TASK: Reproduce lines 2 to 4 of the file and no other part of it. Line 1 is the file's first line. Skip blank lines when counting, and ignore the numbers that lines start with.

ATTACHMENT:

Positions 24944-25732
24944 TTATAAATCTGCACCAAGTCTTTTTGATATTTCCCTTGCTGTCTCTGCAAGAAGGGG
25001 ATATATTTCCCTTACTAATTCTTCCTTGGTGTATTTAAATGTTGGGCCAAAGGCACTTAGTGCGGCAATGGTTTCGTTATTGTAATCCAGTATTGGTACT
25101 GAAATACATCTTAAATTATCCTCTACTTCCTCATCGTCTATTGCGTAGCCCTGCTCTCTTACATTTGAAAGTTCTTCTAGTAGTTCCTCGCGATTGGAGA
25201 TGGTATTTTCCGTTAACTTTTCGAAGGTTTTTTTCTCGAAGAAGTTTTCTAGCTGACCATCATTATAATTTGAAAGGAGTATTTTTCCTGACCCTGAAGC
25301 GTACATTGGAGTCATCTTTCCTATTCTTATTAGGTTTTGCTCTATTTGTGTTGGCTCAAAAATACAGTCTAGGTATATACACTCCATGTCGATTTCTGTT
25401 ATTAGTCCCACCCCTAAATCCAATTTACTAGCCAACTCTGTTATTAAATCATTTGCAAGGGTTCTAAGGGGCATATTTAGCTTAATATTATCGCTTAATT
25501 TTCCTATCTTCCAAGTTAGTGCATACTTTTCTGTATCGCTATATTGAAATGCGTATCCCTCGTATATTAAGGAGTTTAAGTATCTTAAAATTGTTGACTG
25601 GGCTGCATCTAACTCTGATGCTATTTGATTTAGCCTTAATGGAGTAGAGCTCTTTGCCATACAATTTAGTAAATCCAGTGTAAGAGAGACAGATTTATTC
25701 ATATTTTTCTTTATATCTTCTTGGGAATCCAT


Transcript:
24944 TTATAAATCTGCACCAAGTCTTTTTGATATTTCCCTTGCTGTCTCTGCAAGAAGGGG
25001 ATATATTTCCCTTACTAATTCTTCCTTGGTGTATTTAAATGTTGGGCCAAAGGCACTTAGTGCGGCAATGGTTTCGTTATTGTAATCCAGTATTGGTACT
25101 GAAATACATCTTAAATTATCCTCTACTTCCTCATCGTCTATTGCGTAGCCCTGCTCTCTTACATTTGAAAGTTCTTCTAGTAGTTCCTCGCGATTGGAGA